53 53 Q P PMC SMC PMC + t

54 54 Excises taxes on poor health Alcohol and cigarettes are taxed at the federal, state and local level Some states sell liquor rather than tax it (VA, PA, etc.) Most of these taxes are excise taxes -- the tax is per unit –Rates differ by type of alcohol, alcohol content –Nearly all cigarettes taxed the same

55 55 Current excise tax rates ow/245.htmlhttp://www.taxfoundation.org/publications/sh ow/245.html Cigarettes –Low: KY ($0.30/pack), VA ($0.30), SC($0.07) –High: RI ($2.46), NJ ($2.58) –Average of $1.07 across states Beer –Low (WY, $0.02/gallon) –High (SC, $0.77/gallon)

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57 57 Federal taxes Cigarettes, $0.39/pack Wine –$0.21/750ml bottle for 14% alcohol or less –$0.31/750ml bottle for 14 – 21% alcohol Beer, $0.02 a can Liquor, $13.50 per 100 proof gallon (50% alcohol), or, $2.14/750 ml bottle of 80 proof liquor Total taxes on cigarettes are such that in NYC, you spend more in taxes buying one case of cigarettes than if you buy 33 cases of wine.

58 58 Do taxes reduce consumption? Law of demand –Fundamental result of micro economic theory –Consumption should fall as prices rise –Generated from a theoretical model of consumer choice Thought by economists to be fairly universal in application Medical/psychological view – certain goods not subject to these laws

59 59 Starting in 1970s, several authors began to examine link between cigarette prices and consumption Simple research design –Prices typically changed due to state/federal tax hikes –States with changes are ‘treatment’ –States without changes are control

60 60 Difference in Difference Before Change After ChangeDifference Group 1 (Treat) Y t1 Y t2 ΔY t = Y t2 -Y t1 Group 2 (Control) Y c1 Y c2 ΔY c =Y c2 -Y c1 DifferenceΔΔY ΔY t – ΔY c

61 61 time Y t1t1 t2t2 Y t1 Y t2 treatment control Y c1 Y c2 Treatment effect= (Y t2 -Y t1 ) – (Y c2 -Y c1 )

62 62 Key Assumption Control group identifies the time path of outcomes that would have happened in the absence of the treatment In this example, Y falls by Y c2 -Y c1 even without the intervention Note that underlying ‘levels’ of outcomes are not important (return to this in the regression equation)

63 63 time Y t1t1 t2t2 Y t1 Y t2 treatment control Y c1 Y c2 Treatment effect= (Y t2 -Y t1 ) – (Y c2 -Y c1 ) Treatment Effect

64 64 In contrast, what is key is that the time trends in the absence of the intervention are the same in both groups If the intervention occurs in an area with a different trend, will under/over state the treatment effect In this example, suppose intervention occurs in area with faster falling Y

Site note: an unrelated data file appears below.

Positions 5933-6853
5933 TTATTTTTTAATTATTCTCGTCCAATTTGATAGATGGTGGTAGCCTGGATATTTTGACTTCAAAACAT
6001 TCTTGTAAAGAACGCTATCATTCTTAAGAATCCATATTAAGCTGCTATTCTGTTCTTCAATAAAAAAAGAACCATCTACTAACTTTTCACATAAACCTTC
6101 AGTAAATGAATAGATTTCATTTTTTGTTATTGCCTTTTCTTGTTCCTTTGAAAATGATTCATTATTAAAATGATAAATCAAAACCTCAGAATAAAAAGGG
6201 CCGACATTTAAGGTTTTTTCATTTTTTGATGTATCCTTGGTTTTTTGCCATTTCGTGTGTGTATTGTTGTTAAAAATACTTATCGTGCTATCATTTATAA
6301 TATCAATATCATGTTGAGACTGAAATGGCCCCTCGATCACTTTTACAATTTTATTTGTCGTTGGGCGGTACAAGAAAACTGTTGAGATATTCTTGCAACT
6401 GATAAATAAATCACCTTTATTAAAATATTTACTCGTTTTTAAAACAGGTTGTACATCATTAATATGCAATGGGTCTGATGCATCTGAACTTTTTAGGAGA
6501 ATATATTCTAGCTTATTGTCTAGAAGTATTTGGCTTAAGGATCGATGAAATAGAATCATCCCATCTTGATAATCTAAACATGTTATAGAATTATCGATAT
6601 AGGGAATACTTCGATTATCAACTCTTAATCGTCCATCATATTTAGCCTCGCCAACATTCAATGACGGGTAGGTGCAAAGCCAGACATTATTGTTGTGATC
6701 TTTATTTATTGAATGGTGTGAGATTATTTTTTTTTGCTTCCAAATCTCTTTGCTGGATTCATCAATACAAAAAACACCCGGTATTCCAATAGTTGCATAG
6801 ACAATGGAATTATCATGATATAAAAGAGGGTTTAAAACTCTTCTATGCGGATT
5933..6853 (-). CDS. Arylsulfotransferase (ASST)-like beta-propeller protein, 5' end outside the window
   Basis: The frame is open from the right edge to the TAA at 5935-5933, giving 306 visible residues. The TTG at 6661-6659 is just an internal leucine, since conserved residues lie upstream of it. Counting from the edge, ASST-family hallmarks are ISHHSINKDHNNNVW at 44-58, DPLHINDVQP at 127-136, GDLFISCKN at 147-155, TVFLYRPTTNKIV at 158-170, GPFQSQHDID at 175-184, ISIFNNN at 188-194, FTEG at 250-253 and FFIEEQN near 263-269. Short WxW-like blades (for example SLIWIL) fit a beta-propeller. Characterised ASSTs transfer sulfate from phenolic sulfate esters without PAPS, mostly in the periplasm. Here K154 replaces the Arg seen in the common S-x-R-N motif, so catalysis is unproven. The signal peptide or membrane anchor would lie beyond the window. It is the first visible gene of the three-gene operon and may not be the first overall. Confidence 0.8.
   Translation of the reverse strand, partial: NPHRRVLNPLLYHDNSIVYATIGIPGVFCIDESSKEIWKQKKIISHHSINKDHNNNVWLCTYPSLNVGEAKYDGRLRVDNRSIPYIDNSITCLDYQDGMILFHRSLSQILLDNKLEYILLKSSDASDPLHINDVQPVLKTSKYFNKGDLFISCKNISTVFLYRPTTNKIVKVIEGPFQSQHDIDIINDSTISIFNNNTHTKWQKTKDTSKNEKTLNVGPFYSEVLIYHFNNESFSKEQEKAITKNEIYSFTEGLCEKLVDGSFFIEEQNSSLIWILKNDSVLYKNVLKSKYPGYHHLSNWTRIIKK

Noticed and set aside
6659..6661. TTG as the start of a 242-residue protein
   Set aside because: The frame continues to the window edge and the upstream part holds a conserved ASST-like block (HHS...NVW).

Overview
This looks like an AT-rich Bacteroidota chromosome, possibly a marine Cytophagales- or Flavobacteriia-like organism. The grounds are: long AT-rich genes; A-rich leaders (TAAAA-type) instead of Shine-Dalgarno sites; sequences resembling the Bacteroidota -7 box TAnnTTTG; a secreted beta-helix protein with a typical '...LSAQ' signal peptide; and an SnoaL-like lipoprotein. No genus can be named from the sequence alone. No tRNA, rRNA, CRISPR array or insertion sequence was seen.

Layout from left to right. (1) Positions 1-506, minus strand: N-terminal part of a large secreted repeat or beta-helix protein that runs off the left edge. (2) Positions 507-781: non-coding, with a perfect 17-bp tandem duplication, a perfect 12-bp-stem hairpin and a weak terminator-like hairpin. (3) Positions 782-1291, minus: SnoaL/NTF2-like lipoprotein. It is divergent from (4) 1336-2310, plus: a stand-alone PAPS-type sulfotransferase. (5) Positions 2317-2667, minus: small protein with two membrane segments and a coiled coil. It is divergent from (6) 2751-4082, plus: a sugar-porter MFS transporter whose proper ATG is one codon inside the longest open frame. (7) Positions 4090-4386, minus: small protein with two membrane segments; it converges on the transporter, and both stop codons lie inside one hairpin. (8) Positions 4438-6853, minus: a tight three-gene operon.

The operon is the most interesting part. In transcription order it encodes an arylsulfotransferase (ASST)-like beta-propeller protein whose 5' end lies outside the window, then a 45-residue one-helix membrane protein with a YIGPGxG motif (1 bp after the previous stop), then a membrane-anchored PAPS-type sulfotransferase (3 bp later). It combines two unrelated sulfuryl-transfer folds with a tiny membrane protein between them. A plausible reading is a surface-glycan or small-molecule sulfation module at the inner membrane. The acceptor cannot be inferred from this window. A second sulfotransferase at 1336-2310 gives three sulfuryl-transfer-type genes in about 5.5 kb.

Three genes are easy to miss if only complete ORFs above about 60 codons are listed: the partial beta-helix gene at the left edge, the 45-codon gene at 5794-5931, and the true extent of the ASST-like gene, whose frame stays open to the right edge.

65 65 time Y t1t1 t2t2 Y t1 Y t2 treatment control Y c1 Y c2 True treatment effect Estimated treatment True Treatment Effect

66 66 Near universal agreement in results –10% increase in price reduces demand by 4% –Change in smoking evenly split between Reductions in number of smokers Reductions in cigs/day among remaining smokers Results have been replicated –in other countries/time periods, variety of statistical models, subgroups –For other addictive goods: alcohol, cocaine, marijuana, heroin, gambling

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71 71 Taxes now an integral part of antismoking campaigns Key component of ‘Master Settlement’ Surgeon General’s report –“raising tobacco excise taxes is widely regarded as one of the most effective tobacco prevention and control strategies.” Tax hikes are now designed to reduce smoking

72 72 By the end of 1996 –9 states with cigarette excise taxes of $0.50 –only 3 states with taxes in excess of $0.75/pack. By the end of 2002 –24 states had taxes of $0.50 or more –13 states having a tax of a dollar per pack or more. Today –8 states with taxes >= $2/pack –25 states with taxes >= $1/pack –40 states with taxes>=$0.5/pack

73 73 External costs of poor health Manning et al. paper Accounting exericise –What are the external costs of alcohol, tobacco, sedentary lifestyle –Will focus on the 1 st two in class Consider three sets of costs –Direct costs Lives lost, fires, criminal justice –Collectively financed programs Sick/medical leave, all types of insurance, retirement, federal transfer programs –Taxes on earnings

74 74 Direct costs Lives lost due to poor health –Drunk driving deaths –Fires from smoking –Does not include Death of the person Any other family member (why is this? Is this a good assumption?) Criminal justice costs

75 75 Collectively financed programs Health/life insurance –Costs of a smoker are paid collectively by those enrolled in an insurance program –Externalities can be reduced if premiums are correlated with smoking Gov’t transfer programs tricky –Smoking/drinking increases current costs in Medicare/Medicaid –May decrease costs in the future

76 76 Taxes on Earnings Smokers and heavy drinkers –Are less productive during working years (do not know whether this is causal) –If die prematurely, pay less in state/local income taxes